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The Brief: June 27, 2013

The abortion bill whose defeat shook the Texas Capitol this week has been revived.

State Sen. Wendy Davis, D-Fort Worth, during her filibuster on June 25, 2013.

The Big Conversation

The abortion bill whose defeat shook the Texas Capitol this week has been revived.

The day after Democrats brought down the bill in one of the most climactic — and heavily publicized — days of the state Legislature in recent memory, Gov. Rick Perry announced another special session to take up the controversial legislation, which would impose some of the strictest abortion regulations in the country.

Perry also added to the agenda transportation funding and criminal sentencing for juveniles, two other issues that died on Tuesday amid the abortion drama.

"I am calling the Legislature back into session because too much important work remains undone for the people of Texas. Through their duly elected representatives, the citizens of our state have made crystal clear their priorities for our great state," Perry said. "Texans value life and want to protect women and the unborn. Texans want a transportation system that keeps them moving. Texans want a court system that is fair and just. We will not allow the breakdown of decorum and decency to prevent us from doing what the people of this state hired us to do."

Meanwhile, media attention — much of it national — continued to linger on state Sen. Wendy Davis, the Fort Worth Democrat whose 11-hour filibuster on Tuesday helped defeat the bill and turned her into something of a folk hero for Democrats and abortion-rights supporters nationwide.

As The Washington Post's Karen Tumulty and the Tribune's Morgan Smith reported Wednesday, Davis acknowledged that Democrats wouldn't likely be able to block the legislation in another special session.

"Obviously, if he brings that back again and the management in the Capitol on both sides manages time better than they did when we started this past special session, that bill will pass," Davis said.

But inevitably, much of the Davis coverage focused on her political future, which many considered bright even before her filibuster.

Asked in an interview with MSNBC's Chris Hayes whether she would run for governor in 2014, Davis responded, "You know, I would be lying if I told you that I hadn’t had aspirations to run for a statewide office."

And while political observers say any Democrat running for statewide office would still face an uphill battle in 2014, the attention on the Texas abortion debate has sparked real worries from some Republicans about Davis.

"We now have a Wendy Davis problem," Republican political consultant Matt Mackowiak, who has faulted Republican leaders in the Legislature for Tuesday's events, told the Houston Chronicle. "We created an unbelievable opportunity to launch a first-tier Democrat."


•    Davis: From Fort Worth neighborhood leader to international media sensation (Fort Worth Star-Telegram): "Joel Burns, who succeeded her on the Fort Worth City Council … disclosed that Davis was equipped with a catheter, but nixed an offer of a continuous IV drip. No food or water is permitted during filibusters, and the rules were made even tighter on Tuesday, he claimed, saying she was deprived of the customary hard candy and ice chips. At one point, there were moves to confiscate a stack of letters from women as a 'fire hazard,' but the effort was dropped, said Burns."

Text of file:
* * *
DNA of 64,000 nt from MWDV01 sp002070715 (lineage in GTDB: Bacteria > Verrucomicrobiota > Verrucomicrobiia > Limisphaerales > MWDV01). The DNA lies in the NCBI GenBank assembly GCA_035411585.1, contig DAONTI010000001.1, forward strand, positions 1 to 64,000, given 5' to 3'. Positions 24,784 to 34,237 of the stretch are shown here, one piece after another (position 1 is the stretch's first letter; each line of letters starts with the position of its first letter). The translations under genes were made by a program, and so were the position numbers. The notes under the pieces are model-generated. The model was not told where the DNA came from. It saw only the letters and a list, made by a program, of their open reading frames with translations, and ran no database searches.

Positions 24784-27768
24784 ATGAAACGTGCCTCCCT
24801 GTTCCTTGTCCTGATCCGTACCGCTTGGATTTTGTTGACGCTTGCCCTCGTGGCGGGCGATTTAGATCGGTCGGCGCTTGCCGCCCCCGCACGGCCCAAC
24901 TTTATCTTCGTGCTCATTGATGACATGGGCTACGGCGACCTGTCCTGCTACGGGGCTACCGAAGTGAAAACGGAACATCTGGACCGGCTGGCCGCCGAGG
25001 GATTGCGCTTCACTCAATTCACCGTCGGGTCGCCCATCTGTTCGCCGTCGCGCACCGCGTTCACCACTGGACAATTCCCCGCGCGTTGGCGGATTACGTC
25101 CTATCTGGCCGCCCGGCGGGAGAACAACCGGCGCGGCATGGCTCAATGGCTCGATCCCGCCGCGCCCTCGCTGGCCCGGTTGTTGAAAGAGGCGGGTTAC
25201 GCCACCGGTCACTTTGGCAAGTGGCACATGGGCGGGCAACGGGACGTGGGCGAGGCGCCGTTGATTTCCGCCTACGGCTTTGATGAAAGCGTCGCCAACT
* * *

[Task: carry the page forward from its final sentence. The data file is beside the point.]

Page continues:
•    Supreme Court marriage rulings will have little impact on Texas same-sex couples — for now (The Dallas Morning News): "The Supreme Court’s historic rulings on same-sex marriages prompted jubilation among Dallas gay-rights supporters and urgent condemnation from conservative groups. … For now, though, the decisions will have limited impact on the state’s gay and lesbian couples, political experts say. 'Texas still bars couples from same-sex marriage, and this decision doesn’t change that,' said Cary Franklin, a constitutional law professor at the University of Texas at Austin. Texas Attorney General Greg Abbott’s office declined to comment on the effect of the rulings. One Democratic lawmaker, Fort Worth state Rep. Lon Burnam, immediately vowed to reintroduce legislation to legalize same-gender marriages in Texas."

•    Perry signs redistricting maps (Austin American-Statesman): "The special session that ended Tuesday wasn’t a total loss. On Wednesday, Gov. Rick Perry signed all three redistricting bills that lawmakers sent to him. … Capitol gossipers had been whispering that the governor might try to find a way to shove state Sen. Wendy Davis, D-Fort Worth, into a Republican district as punishment for her filibuster that led to the death of a strict abortion measure in the Senate early Wednesday. But by signing off on the redistricting maps, Perry silenced the rumors that he might veto the new state Senate map and seek to put into place the more Republican-friendly maps passed by the Legislature in 2011."

•    Texas carries out its 500th execution since 1982 (The Associated Press): "Texas marked a solemn moment in criminal justice Wednesday evening, executing its 500th inmate since it resumed carrying out capital punishment in 1982. Kimberly McCarthy, who was put to death for the murder of her 71-year-old neighbor, was also the first woman executed in the U.S. in nearly three years."

Quote of the Day: "We would welcome her running statewide and I wish she would." — Texas Republican Party Chairman Steve Munisteri to Politico on Wendy Davis


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